Would calling low-grade prostate cancer something else reduce the risk of overtreatment and complications in cases that are unlikely ever to put the patient’s health at serious risk? That’s a question being grappled with by some prostate cancer experts.

According to the Associated Press, University of Chicago Medicine’s Dr. Scott Eggener and some of his peers revived the debate in an article in the Journal of Clinical Oncology. The piece suggests that the dreaded C-word — “cancer” — and the fear it causes can lead to complications far worse than the potential a low-grade version of the malady poses.

“Cancer cells develop in nearly all prostates as men age and most prostate cancers are harmless,” according to the Associated Press. “About 34,000 Americans die from prostate cancer annually, but treating the disease can lead to sexual dysfunction and incontinence.”

Eggener and his co-authors said fear can cause patients “to overreact and opt for unneeded surgery or radiation,” risking complications.

Doctors often suggest patients with low-grade prostate cancer — designated as “Gleason 6” — opt for close monitoring to make sure the status of the disease doesn’t worsen. Most American men with low-risk disease choose to do that.

Other experts, however, worry that dropping the word “cancer” would lull patients into thinking that low-risk means no-risk and that they don’t need to be monitored. Dr. Joel Nelson of the University of Pittsburgh School of Medicine told the Associated Press that if there’s no cause for immediate concern, “that doesn’t mean we don’t have to keep track of what we’ve discovered.”

About the prostate

The prostate is a small gland located below the bladder in males. The National Cancer Research Institute says more than half of men diagnosed with prostate cancer are older than 70 and since the cancer typically — but not always — grows very slowly, “many men will live out their whole lives without the cancer being discovered or causing any symptoms.”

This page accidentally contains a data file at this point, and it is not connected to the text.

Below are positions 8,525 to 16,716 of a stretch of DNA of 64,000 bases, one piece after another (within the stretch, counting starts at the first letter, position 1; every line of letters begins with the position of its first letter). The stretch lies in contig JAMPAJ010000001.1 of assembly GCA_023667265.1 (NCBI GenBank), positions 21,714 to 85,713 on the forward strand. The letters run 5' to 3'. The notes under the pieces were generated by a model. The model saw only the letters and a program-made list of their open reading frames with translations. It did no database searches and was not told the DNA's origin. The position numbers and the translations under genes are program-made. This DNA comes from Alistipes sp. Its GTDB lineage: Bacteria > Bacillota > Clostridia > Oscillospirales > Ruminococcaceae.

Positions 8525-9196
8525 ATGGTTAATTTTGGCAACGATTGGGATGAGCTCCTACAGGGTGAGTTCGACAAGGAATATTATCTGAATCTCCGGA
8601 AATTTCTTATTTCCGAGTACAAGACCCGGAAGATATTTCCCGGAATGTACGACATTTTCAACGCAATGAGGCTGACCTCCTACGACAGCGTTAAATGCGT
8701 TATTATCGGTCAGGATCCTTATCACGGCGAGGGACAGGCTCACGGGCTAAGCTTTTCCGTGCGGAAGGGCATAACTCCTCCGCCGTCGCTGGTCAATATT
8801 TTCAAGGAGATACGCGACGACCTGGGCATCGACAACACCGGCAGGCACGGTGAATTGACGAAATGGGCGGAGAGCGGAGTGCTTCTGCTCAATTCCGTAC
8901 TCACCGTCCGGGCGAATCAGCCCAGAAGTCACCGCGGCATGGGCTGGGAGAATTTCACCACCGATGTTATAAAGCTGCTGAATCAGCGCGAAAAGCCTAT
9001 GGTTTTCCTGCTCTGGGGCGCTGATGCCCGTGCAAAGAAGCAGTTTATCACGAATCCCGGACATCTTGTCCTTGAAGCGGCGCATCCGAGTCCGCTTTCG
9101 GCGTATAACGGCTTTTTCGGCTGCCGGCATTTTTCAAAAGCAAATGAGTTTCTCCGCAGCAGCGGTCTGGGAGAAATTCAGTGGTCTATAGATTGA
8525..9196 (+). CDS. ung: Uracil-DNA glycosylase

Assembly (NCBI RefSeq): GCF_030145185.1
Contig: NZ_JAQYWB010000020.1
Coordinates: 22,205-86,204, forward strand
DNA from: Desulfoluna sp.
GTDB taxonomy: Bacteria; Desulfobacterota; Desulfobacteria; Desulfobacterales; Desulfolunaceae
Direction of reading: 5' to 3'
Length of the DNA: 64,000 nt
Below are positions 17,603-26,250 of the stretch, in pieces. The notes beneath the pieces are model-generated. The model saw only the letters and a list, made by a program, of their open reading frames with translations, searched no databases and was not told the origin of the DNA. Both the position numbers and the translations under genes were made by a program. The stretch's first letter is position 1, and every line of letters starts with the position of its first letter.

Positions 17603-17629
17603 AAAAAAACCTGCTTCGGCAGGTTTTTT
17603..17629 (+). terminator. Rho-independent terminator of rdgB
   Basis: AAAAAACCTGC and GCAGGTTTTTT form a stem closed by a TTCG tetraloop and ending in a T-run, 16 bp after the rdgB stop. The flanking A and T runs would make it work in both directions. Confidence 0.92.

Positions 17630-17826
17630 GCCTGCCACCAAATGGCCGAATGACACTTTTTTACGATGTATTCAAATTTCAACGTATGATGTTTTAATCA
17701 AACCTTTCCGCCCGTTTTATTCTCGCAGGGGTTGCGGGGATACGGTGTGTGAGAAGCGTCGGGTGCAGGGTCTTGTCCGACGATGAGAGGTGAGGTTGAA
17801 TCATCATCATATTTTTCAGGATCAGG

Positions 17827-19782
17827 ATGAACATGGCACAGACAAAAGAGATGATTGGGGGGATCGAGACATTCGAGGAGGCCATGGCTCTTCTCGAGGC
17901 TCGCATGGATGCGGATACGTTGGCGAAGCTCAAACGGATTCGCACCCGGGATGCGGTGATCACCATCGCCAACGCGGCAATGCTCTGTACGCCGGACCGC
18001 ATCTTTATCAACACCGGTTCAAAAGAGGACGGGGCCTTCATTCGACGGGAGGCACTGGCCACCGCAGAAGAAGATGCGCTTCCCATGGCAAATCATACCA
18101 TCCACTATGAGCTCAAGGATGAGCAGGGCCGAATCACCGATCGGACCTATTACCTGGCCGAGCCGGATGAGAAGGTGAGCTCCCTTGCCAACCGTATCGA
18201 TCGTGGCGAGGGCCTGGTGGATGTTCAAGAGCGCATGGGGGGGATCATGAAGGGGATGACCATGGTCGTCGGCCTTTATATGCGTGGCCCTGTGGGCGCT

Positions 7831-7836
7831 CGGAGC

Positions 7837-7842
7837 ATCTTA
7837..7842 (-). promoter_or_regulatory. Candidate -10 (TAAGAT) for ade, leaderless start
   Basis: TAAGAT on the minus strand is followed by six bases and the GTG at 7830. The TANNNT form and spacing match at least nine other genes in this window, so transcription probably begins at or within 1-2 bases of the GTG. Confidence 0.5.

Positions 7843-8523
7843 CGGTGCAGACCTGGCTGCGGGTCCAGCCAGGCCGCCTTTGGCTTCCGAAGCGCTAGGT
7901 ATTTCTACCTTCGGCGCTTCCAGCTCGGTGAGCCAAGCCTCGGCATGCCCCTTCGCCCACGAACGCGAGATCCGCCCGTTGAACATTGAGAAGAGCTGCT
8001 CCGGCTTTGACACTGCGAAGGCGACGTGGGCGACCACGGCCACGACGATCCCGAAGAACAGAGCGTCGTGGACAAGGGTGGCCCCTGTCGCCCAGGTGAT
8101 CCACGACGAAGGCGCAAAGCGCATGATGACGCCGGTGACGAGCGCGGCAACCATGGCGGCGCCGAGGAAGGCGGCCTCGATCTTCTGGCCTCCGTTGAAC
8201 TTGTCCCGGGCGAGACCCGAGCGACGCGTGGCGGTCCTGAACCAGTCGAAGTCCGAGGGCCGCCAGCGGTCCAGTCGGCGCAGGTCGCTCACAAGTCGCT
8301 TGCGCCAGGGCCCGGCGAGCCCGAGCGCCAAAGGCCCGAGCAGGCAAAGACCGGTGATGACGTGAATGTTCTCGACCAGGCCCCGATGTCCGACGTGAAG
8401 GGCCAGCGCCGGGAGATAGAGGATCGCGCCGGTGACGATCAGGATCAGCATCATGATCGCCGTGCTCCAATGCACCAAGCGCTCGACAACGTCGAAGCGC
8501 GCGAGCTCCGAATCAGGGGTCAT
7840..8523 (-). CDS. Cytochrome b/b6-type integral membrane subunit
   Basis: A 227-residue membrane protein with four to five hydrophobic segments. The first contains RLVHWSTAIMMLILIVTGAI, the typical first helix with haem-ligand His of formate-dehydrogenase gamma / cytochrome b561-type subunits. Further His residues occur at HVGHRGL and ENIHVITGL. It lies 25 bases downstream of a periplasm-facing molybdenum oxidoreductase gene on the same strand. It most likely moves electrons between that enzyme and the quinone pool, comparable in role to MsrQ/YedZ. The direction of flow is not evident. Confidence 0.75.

Of those who are diagnosed with prostate cancer, many will die “with” the disease, not “of” the disease.

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Close to 1 in 8 men will be diagnosed with prostate cancer at some point. It is the No. 2 cause of cancer death in American men, behind lung cancer, according to the American Cancer Society. Prostate cancer is more common in Black men and 1 in 4 will be diagnosed over their lifetime.

Not all prostate cancer is benign. But localized prostate cancer that has not spread and regional cancer that has only spread to nearby structures or lymph nodes has a 5-year relative survival rate of greater than 99% at the time of diagnosis, compared to cases where cancer has spread to parts of the body, like the liver, lungs or bones, the American Cancer Society says. In those cases, about 31% of patients will survive five years or longer after diagnosis. Variables include age, general health and other factors.

The idea of changing a cancer designation isn’t new. Names have already been changed for low-grade bladder, cervical and thyroid cancers.

As early as 2012, a Centers for Disease Control and Prevention State of the Science Consensus meeting suggested changing the terminology, recommending reclassification of low-risk lesions as “indolent lesion of epithelial origin.”

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